Medium: online/synchronous and asynchronous
Social context: individual, one-to-one and group
The use of the Internet as a tool for distance learning has evolved primarily in further and higher education, particularly in support of part-time students working towards postgraduate degrees and professional certifications. A typical collaborative distance learning course is likely to include the following:
- Learning materials (web pages, downloadable documents, links, videos, podcasts, etc.) hosted on a virtual learning environment such as Moodle, Blackboard or Desire2Learn.
- A forum which students can use to communicate with each other asynchronously, to discuss issues, collaborate on group tasks and share their work. More recently, virtual learning environments have been extended to allow facilities for student blogging and collaboration using wikis.
- Some form of synchronous communication tool, at the very least a text chat facility, but more likely now to be web conferencing, to allow real-time discussion and the delivery of presentations.
- A facility to upload assignments for grading by a tutor.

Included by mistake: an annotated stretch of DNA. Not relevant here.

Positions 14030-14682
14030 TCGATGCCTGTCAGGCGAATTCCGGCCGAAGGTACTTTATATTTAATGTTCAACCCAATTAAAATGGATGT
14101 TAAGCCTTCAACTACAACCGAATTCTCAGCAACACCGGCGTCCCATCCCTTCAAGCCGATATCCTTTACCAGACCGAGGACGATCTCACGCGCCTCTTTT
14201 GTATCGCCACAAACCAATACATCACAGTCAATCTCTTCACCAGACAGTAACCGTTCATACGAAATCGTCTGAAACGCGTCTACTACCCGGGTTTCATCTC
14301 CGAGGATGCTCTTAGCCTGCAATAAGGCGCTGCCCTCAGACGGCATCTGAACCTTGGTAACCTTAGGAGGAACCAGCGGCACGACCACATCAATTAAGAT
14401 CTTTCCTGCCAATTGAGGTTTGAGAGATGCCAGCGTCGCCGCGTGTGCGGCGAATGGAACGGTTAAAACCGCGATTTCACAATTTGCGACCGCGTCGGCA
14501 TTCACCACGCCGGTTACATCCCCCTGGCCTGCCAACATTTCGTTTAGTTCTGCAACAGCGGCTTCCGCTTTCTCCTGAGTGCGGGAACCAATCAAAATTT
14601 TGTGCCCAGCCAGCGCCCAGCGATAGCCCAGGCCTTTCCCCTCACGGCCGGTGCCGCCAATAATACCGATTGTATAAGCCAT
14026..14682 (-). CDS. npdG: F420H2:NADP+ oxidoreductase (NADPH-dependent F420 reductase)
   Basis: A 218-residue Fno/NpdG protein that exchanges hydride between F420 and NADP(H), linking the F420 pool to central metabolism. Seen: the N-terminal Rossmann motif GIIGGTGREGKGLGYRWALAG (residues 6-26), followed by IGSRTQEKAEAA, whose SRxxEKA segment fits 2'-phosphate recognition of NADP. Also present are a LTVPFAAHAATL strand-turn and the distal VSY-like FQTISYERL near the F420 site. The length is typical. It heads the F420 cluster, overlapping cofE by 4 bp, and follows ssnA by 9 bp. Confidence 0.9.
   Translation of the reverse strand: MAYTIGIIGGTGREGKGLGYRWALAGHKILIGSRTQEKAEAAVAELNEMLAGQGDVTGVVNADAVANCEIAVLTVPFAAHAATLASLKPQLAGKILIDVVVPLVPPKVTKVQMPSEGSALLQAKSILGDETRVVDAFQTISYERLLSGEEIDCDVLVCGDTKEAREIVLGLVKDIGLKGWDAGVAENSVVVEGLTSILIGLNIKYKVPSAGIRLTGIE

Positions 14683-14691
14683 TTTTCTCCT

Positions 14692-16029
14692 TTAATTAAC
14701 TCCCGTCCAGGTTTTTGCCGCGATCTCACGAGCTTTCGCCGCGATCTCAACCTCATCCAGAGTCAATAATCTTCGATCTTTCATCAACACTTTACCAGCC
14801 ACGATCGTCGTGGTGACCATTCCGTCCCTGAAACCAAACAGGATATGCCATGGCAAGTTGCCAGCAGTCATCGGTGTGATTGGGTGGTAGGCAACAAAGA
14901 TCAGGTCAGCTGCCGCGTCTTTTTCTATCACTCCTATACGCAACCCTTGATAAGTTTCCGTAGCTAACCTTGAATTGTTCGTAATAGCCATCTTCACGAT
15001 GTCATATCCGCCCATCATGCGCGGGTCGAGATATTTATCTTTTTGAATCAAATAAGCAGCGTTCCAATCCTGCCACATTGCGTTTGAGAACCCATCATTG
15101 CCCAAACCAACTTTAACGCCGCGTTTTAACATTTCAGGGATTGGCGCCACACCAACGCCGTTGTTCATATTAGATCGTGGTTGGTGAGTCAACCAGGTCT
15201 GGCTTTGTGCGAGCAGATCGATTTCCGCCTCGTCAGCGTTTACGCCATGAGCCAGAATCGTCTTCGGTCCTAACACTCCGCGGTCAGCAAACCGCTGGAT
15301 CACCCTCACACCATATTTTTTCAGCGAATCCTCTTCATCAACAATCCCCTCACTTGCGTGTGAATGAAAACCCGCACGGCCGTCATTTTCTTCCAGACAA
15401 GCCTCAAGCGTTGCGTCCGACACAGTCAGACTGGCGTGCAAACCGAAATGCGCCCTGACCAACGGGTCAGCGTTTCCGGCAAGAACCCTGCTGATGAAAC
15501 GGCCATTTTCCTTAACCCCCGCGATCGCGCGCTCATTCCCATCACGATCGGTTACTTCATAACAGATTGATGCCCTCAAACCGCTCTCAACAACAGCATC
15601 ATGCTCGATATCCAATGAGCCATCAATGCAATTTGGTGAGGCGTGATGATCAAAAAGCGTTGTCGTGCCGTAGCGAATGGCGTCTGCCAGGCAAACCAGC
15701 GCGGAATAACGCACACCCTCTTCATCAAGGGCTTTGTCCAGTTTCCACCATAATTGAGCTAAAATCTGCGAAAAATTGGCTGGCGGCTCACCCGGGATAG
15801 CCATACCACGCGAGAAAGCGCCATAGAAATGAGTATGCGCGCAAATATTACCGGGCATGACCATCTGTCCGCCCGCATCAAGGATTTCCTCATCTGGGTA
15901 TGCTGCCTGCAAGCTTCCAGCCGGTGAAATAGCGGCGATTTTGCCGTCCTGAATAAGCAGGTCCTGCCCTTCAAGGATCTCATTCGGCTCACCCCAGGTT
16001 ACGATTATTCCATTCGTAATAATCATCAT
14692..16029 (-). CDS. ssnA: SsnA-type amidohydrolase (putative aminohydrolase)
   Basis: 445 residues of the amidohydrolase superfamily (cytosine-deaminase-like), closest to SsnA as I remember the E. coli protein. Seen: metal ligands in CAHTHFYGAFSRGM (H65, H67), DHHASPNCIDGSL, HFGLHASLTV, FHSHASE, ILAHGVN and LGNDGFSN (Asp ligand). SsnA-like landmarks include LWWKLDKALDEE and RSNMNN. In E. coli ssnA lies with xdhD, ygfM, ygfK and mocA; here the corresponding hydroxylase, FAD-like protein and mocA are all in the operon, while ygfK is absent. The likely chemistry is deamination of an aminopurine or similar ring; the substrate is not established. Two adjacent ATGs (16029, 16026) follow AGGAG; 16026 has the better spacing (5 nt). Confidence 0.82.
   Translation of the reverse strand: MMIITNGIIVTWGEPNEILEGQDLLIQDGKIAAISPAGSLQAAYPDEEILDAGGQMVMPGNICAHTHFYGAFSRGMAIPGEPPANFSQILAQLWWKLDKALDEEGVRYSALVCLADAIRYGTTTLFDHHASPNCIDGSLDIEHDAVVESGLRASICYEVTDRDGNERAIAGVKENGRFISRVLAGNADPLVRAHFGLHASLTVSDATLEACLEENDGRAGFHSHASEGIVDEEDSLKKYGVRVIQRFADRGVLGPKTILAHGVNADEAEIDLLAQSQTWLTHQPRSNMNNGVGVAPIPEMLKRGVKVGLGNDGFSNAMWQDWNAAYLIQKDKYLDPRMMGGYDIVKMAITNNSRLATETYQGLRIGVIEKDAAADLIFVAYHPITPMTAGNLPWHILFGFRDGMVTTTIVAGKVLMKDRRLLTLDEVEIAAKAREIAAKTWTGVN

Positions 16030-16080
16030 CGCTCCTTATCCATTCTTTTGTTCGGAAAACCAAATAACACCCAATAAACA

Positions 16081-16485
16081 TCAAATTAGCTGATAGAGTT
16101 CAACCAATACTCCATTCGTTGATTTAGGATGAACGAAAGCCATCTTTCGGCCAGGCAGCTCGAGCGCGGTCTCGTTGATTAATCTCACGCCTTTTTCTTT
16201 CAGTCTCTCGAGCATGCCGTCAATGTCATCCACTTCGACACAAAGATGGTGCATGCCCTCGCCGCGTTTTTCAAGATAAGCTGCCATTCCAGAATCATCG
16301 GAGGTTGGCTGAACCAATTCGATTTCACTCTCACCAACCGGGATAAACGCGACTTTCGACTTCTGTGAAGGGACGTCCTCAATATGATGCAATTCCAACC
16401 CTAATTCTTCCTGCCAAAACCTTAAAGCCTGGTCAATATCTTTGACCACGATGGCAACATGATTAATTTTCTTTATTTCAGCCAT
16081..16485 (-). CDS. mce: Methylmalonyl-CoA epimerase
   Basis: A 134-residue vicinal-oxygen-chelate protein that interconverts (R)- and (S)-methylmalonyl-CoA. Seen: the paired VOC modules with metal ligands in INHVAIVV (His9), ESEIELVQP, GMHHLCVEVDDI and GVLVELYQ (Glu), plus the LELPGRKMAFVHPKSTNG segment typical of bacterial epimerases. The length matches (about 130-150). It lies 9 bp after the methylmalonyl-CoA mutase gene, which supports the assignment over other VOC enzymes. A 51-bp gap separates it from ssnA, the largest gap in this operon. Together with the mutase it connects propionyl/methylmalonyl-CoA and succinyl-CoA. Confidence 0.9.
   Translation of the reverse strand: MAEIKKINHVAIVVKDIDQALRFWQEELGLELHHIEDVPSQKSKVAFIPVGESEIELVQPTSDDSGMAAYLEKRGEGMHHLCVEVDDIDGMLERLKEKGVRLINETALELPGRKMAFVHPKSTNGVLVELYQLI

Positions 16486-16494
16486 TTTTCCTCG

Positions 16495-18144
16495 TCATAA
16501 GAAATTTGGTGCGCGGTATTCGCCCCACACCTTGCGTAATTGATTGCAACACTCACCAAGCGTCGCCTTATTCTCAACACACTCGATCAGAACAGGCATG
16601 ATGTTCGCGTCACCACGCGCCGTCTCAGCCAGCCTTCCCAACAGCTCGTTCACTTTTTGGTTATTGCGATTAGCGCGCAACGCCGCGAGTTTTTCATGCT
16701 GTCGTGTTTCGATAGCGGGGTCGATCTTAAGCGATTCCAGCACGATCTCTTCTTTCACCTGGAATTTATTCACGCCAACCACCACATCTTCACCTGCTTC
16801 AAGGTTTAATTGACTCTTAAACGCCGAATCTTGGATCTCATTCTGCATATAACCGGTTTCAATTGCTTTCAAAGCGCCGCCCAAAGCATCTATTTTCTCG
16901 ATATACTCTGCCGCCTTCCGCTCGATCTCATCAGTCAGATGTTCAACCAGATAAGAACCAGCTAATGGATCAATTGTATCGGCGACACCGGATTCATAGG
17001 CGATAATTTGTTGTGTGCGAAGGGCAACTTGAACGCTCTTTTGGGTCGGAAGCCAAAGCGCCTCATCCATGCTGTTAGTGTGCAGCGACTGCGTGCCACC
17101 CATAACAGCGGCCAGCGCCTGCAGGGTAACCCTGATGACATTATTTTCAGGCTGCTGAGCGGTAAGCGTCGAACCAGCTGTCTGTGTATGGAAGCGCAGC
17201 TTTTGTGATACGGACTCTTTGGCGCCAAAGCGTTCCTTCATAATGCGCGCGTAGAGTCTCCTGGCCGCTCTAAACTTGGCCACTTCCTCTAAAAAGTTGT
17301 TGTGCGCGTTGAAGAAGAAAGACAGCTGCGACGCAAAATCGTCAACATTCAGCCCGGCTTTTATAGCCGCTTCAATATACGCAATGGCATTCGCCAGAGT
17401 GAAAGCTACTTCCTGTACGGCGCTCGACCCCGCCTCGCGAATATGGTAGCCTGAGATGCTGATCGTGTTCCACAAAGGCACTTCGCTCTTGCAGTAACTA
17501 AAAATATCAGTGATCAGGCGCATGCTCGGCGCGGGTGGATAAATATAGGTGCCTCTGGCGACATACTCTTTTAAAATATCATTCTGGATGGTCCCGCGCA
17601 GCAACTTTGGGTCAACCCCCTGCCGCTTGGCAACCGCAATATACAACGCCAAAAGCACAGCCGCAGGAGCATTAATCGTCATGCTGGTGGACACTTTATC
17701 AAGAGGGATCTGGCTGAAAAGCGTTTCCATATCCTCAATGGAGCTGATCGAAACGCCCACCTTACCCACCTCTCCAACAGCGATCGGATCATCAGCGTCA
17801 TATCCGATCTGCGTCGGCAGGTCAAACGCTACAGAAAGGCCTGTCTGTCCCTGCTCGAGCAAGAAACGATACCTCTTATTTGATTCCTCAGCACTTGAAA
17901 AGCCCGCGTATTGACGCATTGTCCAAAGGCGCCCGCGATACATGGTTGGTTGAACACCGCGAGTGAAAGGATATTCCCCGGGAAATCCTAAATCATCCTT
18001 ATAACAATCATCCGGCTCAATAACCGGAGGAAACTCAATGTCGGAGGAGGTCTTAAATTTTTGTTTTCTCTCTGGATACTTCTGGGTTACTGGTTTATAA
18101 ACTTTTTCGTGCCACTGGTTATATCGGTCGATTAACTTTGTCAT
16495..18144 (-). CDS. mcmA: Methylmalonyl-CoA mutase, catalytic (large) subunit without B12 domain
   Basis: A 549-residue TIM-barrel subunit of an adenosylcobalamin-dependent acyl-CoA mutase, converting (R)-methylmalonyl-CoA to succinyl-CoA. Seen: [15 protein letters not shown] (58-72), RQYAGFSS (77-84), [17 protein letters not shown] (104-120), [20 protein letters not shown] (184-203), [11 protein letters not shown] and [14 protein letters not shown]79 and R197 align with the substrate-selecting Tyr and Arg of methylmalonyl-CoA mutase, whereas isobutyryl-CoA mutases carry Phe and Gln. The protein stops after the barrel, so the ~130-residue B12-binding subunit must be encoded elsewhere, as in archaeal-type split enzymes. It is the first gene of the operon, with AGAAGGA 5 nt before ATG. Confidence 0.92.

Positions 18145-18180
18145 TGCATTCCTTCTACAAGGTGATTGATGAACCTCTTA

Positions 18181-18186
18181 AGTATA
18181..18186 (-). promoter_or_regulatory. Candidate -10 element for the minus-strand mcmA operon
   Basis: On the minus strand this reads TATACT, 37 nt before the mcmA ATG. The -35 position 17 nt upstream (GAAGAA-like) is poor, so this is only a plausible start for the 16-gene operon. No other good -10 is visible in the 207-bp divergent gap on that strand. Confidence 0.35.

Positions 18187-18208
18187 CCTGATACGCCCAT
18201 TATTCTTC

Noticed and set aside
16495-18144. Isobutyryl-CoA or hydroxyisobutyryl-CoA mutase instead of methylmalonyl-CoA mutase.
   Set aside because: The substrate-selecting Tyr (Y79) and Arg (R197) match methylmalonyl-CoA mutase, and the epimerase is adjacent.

If it is well-designed and facilitated, online distance learning can provide students with a rich and rewarding learning experience, combining individual and group work with the facility for one-to-one support from a tutor, and supporting a wide range of learning strategies. Many courses achieve wonderful results, but in the worst cases students are presented with little more than online lecture notes for materials, poor support and little in the way of meaningful collaboration.
Collaborative distance learning is:
- at its best when it mixes self-paced and live activities, encourages group collaboration, runs to a strict schedule, is well facilitated;
- best avoided when mainly self-study, the materials are dull, there is little contact with the facilitator.